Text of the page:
Culture Counts: Changing Power Relations in Education

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Zed Books, 2003 - Education - 225 pages
2 Reviews
The model for addressing cultural diversity presented in this book is based on an indigenous Kaupapa Maori response to the dominant discourse within New Zealand. It promotes self-determination as guaranteed in the Treaty of Waitangi as a metaphor for power sharing and has as its goal the advancement of educational outcomes and life opportunities for Maori children and those from other cultures. In this model the classroom is a place where young people's cultures are incorporated and enhanced, and where the teacher interacts with students in such a way that new knowledge is co-created and not seen as something that the teacher alone possesses. This analysis will resonate with educators who are attempting to develop culturally relevant pedagogies.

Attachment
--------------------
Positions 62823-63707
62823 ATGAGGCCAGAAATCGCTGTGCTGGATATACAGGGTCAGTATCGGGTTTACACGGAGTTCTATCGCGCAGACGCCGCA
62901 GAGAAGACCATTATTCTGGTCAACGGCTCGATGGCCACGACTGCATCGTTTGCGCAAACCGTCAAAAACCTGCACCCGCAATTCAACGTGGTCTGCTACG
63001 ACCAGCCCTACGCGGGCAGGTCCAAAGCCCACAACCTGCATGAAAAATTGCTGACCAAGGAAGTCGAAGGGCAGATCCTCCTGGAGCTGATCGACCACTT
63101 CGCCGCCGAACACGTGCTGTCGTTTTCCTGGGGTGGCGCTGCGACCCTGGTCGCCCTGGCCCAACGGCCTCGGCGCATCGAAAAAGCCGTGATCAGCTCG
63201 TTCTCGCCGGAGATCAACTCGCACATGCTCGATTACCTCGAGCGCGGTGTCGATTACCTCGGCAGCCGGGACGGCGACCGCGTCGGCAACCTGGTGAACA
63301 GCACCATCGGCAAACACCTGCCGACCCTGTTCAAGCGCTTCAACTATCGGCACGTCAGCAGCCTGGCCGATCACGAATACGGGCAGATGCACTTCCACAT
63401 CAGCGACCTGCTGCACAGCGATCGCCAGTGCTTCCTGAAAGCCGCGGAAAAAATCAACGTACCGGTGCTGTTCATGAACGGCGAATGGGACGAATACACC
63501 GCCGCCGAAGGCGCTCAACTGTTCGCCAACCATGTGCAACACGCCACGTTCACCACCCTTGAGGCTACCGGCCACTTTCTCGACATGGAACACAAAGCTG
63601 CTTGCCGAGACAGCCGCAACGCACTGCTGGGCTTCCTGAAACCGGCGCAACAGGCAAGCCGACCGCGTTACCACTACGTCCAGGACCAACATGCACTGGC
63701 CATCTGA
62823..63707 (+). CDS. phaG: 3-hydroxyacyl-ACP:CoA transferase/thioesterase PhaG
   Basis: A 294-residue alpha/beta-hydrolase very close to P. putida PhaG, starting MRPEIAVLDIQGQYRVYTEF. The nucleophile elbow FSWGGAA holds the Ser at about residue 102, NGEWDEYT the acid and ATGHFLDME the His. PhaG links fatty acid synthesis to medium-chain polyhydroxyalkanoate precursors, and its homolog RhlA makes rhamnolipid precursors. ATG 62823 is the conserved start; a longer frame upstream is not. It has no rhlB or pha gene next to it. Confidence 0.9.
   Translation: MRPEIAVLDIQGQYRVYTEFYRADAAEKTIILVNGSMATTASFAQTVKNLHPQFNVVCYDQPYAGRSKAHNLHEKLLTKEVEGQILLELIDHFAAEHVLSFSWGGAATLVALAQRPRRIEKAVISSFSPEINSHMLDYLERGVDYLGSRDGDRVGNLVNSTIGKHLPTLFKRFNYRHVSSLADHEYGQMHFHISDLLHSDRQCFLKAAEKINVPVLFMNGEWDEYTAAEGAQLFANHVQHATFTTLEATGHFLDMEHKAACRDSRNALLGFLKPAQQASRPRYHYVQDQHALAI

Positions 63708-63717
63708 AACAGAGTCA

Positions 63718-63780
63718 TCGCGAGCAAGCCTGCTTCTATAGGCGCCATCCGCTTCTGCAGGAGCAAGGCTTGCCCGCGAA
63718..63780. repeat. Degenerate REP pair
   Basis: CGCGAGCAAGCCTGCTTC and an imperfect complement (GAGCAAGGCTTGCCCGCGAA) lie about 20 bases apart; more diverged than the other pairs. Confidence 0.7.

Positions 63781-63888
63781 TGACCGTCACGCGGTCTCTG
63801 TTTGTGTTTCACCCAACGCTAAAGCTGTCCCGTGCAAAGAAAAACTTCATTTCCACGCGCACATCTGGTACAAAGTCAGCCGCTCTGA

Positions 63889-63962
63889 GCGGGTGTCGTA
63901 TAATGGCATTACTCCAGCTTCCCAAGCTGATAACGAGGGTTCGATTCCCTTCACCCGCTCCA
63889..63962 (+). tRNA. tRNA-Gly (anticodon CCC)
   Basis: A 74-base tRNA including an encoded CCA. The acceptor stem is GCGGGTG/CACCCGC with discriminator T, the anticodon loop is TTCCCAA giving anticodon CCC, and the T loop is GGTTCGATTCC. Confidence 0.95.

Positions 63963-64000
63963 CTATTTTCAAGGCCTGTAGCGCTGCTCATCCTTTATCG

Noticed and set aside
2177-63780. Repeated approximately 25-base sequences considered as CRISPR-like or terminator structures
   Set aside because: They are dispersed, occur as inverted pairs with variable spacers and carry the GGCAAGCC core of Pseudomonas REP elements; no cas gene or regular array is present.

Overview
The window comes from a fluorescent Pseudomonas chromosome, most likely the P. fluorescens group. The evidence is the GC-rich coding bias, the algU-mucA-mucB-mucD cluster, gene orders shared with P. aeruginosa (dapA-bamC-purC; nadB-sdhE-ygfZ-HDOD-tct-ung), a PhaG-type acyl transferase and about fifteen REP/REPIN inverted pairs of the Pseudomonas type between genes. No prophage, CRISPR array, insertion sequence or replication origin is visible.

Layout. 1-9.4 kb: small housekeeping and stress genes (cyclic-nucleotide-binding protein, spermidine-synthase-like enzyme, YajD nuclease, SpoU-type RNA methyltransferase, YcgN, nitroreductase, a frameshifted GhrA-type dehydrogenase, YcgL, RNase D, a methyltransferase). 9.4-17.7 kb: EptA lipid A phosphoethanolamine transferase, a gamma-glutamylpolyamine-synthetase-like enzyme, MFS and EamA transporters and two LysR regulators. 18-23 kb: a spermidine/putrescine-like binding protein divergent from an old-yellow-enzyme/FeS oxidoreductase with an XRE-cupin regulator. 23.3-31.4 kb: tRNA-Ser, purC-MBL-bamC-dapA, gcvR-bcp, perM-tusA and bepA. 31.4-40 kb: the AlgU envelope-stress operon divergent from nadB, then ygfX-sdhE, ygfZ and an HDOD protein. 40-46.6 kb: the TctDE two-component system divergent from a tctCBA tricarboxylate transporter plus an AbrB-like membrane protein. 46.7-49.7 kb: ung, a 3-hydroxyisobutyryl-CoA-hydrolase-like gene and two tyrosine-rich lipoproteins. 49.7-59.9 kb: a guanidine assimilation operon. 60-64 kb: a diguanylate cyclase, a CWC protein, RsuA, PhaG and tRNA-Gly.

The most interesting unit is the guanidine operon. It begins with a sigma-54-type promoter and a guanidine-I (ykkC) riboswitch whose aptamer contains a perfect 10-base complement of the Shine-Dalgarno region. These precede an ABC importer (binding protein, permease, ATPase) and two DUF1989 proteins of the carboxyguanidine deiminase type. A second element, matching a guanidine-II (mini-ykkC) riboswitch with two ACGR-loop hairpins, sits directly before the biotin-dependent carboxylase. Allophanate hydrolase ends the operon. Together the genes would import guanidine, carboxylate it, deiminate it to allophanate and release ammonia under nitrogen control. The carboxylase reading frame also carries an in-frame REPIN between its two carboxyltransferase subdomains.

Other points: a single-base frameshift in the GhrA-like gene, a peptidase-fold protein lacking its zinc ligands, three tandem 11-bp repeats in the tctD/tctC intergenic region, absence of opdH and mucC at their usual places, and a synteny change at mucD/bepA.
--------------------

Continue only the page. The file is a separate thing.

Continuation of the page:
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I am begining student, studying Bachelor of Education for Early Childhood, loved it, read it and it is very useful and easy to understand

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This book needs to be core reading for any cross-cultural researchers, including health and education. I can't understand how this is not more widely disseminated - perhaps in part due to the humility of the author, rather than some other edumacated pseudo-scholars of culture
A/Prof Kerrie Doyle


Kaupapa Maori Maori Educational Initiatives
Addressing Power and Control Issues
Creating and Addressing Unequal Power
PowerSharing Relationships Within Classrooms

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About the author (2003)

Russell Bishop is Chair Professor for Maori Education and Ted Glynn is Chair Professor in Teacher Education, both at University of Waikato, New Zealand.

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